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Science is based on facts that are established by independent observations agreed by everyone.

But scientists at Heriot-Watt University's Mostly Quantum Lab have now shown that, in the quantum world, facts may depend on who observes them.

Imagine tossing a coin. A quantum coin can exist in a of both 'heads' and 'tails', until a definite outcome 'heads' or 'tails' is observed, which is considered a fact.

In the 1960s, the renowned scientist, Eugene Wigner, proposed an intriguing thought experiment. An observer, Wigner's friend, tosses a quantum coin inside a closed laboratory, observing as a fact one of the two outcomes. From the outside, we cannot tell what happened, and the rules of quantum mechanics allow us to describe both friend and coin as one single system.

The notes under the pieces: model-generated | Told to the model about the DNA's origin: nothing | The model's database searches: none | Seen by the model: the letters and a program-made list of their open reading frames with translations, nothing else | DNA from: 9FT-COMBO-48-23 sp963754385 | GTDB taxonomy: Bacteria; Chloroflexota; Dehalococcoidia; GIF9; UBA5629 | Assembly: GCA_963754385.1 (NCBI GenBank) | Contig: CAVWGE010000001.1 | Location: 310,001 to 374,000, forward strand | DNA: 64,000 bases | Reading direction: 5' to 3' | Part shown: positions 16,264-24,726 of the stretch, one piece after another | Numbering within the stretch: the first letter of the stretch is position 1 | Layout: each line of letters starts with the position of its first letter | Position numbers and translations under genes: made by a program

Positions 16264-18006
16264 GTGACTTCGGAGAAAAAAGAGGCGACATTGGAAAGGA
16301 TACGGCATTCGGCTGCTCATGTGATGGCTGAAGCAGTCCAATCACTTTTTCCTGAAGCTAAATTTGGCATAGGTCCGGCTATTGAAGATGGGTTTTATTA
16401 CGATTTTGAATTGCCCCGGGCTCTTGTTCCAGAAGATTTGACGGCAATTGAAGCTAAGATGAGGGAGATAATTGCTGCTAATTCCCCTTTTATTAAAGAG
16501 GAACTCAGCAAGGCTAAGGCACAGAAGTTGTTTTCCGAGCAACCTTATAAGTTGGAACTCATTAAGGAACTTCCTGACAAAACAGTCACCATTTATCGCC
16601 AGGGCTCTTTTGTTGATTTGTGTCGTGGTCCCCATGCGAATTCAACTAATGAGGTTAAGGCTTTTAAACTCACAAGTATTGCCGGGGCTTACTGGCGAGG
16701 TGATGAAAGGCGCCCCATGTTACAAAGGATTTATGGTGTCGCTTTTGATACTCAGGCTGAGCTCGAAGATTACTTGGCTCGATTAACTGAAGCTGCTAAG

Massimiliano Proietti, lead author of the study and PhD student at Heriot-Watt, said, "From outside the laboratory, Wigner's friend and the coin become "entangled", which means they are in a superposition where both outcomes, 'heads' and 'tails' are still present — a fact that can be established by the outside observer. This brings about a paradoxical situation where the fact established inside the laboratory seemingly contradicts the fact observed on the outside."

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Category: Science